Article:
Erin Kurup, Editor & Idea Architect for Care-Fueled Entrepreneurs

Erin Kurup, Editor & Idea Architect for Care-Fueled Entrepreneurs

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What Would Happen If You Wrote Like Nobody’s Reading?

Sunny bedroomAs I write these words, I am propped up in bed, laptop resting on my thighs, cat lounging on the sleep-rumpled covers beside me. I’ve yet to check my email or open a social media app. Instead, I am typing these first few lines on a blank Scrivener screen.

My normally bustling neighborhood is quiet, the absence of noise like a cozy blanket insulating me from the outside world. My mind, so recently reclining in sleep, is still soft and open and willing to flow.

In these predawn hours, I can almost believe there is no audience, no public space these words may eventually call home. I can almost believe the only reason I’m putting my thoughts down in writing is for my own edification and clarity of thought.

It’s just me and my words. And the cat, of course.

Later, I will edit. I will comb through these words with a critical eye. I will cut, elaborate, rearrange, and tweak. I will shape these half-filtered musings into something logical and whole.

But for now, I’m alone with the page. No editor, no formatting, no audience.

And therein lies the key: I can write like nobody’s reading.

“Voice” is one of those perpetually hot topics.

How do you sound like yourself as you send your ideas out into the world, whether in blog post or ebook or email or some other package? How do you find the most authentic form of your thoughts to share? And how do you stay at least a smidge consistent?

“Write to one person,” some say.

“Collect words and phrases you like to use in your own work,” suggest others.

And still others urge you to “write, write, and write some more.” Practice, in other words, makes perfect.

All good advice, for sure. But I’d like to add another suggestion to the pot, to melt in among the others: Write like nobody’s reading.

The problem with writing for someone — even your beloved right person — is that every layer of external scrutiny you add introduces another filter and piles on an additional helping of pressure.

Trust me: filters and pressure and authentic writing mix like oil and water — which is to say very poorly indeed. (That’s one of the things I address in Out of Your Head and Onto the Page. It’s that important.)

I’m sure you’ve felt it.

Say you sit down to write an email to your list.

Laptop and mouse on a sunny tableYou start off writing to one person, like the experts suggest. How would this one person like to hear what you have to say? There’s one filter.

But in the back of your mind, you know it’s not just this one person. It’s your whole list, and possibly people who’ve never even heard of you until a friend forwards your email (because it’s that good…uh-oh, now you have to make it that good!). Hey there, two additional filters.

You really want to come at the topic from this particular angle, and if at all possible, you should gently remind people that you’re now offering one-on-one coaching. Come on in, filters four and five.

Now you’re writing for your right person, plus the rest of your list, plus people who’ve never encountered your brand. You’re also trying to capture a specific angle AND work in a soft sales pitch.

See what happened? Five filters. Five perspectives to juggle as you translate your thoughts into words.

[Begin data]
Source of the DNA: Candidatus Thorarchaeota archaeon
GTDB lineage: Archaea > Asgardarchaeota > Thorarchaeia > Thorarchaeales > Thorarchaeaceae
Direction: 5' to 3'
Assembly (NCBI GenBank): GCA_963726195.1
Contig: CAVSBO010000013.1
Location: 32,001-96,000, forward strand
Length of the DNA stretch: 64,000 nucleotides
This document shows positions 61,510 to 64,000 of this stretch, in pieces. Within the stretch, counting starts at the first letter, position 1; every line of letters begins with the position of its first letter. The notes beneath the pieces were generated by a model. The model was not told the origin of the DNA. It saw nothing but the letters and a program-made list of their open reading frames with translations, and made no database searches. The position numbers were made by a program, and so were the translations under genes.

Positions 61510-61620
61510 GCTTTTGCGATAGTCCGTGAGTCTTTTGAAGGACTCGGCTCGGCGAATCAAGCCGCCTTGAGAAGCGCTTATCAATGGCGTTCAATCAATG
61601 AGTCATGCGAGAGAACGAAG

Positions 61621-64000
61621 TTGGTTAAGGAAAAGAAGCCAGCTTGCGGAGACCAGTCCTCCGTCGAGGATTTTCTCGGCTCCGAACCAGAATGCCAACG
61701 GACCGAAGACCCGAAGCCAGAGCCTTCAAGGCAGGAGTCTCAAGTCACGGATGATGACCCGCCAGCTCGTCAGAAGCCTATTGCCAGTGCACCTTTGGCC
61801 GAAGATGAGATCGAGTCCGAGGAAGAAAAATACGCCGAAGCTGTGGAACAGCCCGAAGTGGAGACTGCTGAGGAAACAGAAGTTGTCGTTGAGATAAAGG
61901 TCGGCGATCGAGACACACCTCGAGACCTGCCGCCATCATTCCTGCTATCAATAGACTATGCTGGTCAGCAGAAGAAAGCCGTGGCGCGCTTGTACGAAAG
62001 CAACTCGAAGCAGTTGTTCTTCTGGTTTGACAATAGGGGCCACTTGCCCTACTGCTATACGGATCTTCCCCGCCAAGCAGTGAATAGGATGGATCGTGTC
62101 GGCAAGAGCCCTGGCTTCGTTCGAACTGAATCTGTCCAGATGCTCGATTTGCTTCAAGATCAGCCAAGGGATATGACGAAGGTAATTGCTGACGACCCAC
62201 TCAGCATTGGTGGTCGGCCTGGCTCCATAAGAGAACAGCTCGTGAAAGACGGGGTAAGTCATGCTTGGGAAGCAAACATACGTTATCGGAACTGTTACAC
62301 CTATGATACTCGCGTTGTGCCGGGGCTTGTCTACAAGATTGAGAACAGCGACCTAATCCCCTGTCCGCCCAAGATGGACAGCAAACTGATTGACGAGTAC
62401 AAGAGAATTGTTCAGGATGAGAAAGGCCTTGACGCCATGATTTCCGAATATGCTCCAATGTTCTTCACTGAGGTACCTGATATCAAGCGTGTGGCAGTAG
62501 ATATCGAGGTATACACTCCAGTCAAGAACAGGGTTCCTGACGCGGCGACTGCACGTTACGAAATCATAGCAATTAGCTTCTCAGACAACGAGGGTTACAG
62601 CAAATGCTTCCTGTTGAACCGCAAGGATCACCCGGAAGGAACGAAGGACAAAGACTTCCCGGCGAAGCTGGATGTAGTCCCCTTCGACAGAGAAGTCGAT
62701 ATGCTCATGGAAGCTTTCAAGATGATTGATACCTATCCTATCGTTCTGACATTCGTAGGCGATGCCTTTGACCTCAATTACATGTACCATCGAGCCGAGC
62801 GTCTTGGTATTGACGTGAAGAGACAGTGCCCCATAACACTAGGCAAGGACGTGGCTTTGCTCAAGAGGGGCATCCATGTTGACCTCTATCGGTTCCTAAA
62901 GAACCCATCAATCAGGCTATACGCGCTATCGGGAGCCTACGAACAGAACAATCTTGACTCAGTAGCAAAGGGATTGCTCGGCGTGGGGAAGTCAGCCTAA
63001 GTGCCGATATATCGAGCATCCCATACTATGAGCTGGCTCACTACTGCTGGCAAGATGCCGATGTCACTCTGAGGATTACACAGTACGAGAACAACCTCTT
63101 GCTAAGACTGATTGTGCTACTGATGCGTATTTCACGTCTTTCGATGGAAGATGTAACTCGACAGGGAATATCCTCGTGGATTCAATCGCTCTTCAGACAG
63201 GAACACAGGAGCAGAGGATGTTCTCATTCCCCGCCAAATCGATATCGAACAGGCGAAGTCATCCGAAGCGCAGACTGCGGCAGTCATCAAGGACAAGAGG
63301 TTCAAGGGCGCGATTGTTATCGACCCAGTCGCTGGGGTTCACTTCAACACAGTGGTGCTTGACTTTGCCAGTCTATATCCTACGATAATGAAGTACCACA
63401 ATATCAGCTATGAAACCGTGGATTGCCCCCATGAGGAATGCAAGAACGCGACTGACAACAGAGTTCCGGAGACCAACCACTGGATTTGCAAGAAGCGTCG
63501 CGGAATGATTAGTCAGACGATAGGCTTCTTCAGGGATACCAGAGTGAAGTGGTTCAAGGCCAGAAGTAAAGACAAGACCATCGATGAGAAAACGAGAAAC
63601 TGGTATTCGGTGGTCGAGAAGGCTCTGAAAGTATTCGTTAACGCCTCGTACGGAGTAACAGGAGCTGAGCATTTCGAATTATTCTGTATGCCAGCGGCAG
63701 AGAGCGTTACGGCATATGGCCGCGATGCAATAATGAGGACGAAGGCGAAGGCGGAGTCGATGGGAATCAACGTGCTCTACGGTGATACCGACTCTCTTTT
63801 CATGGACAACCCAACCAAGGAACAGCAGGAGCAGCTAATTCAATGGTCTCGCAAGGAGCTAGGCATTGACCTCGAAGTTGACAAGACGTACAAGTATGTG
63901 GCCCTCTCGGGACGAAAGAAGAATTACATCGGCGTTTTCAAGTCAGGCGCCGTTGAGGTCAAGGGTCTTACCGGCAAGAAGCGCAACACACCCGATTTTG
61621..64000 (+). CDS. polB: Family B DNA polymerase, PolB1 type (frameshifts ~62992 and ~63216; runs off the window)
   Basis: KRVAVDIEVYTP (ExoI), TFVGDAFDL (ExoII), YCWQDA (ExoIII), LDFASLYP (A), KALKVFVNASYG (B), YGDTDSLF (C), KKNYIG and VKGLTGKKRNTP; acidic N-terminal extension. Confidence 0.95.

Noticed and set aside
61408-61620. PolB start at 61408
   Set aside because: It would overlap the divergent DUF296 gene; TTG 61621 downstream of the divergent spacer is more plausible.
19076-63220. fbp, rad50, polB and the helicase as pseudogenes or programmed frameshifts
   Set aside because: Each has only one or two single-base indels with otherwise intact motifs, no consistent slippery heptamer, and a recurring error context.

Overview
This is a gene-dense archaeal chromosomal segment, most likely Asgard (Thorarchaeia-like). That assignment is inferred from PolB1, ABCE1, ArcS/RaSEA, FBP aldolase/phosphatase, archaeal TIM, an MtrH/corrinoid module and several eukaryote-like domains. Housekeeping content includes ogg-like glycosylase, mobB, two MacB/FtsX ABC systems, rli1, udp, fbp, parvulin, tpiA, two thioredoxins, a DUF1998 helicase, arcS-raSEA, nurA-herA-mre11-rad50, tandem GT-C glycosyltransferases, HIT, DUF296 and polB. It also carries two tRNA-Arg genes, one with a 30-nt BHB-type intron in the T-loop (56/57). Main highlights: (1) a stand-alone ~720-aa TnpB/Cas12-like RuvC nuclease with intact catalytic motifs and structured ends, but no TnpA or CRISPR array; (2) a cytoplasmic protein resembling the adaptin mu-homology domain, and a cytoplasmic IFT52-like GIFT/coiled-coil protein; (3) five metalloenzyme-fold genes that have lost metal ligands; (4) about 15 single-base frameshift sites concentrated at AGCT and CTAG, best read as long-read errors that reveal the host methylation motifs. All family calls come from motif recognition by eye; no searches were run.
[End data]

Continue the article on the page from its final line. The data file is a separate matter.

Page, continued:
Oh, but hang on — you’re also determined to make sure this email sounds like you. So make that six perspectives.

By the time your words make it through all six of the filters you’re using, what are the chances they’ll still sound like you — even with that sixth filter in place? Hint: not good. Every perspective you try to incorporate introduces another opportunity for distortion, for straying off the path of “sounds like you” and into the realm of inauthenticity.

I’d like to propose a better way.

For your very first draft, as you do the delicate work of translating thoughts into words, write like nobody’s reading. Know your topic, maybe the general direction you want to go in, then let go of the rest. Let it be you and the page. Untether your mind from all the constraints, remove the filters, and let the words come naturally. This is your rough draft. Possibly the first of many. It’s not the end — only the very first step of the creation process.

A mess of sticky notesBut what if it’s messy? That’s ok. That’s good. In mess, there’s likely to be truth. Crap? Yes. But also deep, unvarnished, diamond-in-the-rough truth. Also? More of real, authentic you than your writing has seen in a long time.

Once you have that initial capture done, you can edit to your heart’s content. Tweak the wording a bit to appeal more to your right person. Spin the story a hair to better illustrate your point. Add a little here and trim a bit there so that you capture the particular angle you’re after. Work in a call to action about your new coaching services. Refine until it fits what you’re envisioning.

The key is that in that roughest of rough drafts are the elements of your own voice: the way you tell stories, the words that come quickest when you reach, the rhythm of your prose. You have all of these things, if you can find a way to set the filters and the “supposed-to”s and the pressure of other people’s perspectives aside long enough to let them shine through.

I’m not saying you must get a cat, awaken before dawn, and write before your feet hit the floor. But I am suggesting you find your own equivalent, that time when you can set aside the expectations of the world (and even your own) and just write.

Write like nobody’s reading, and your most natural voice will find its way out into the world.

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Photos adapted from the CC-licensed work of markus spiske and Nina Matthews Photography.

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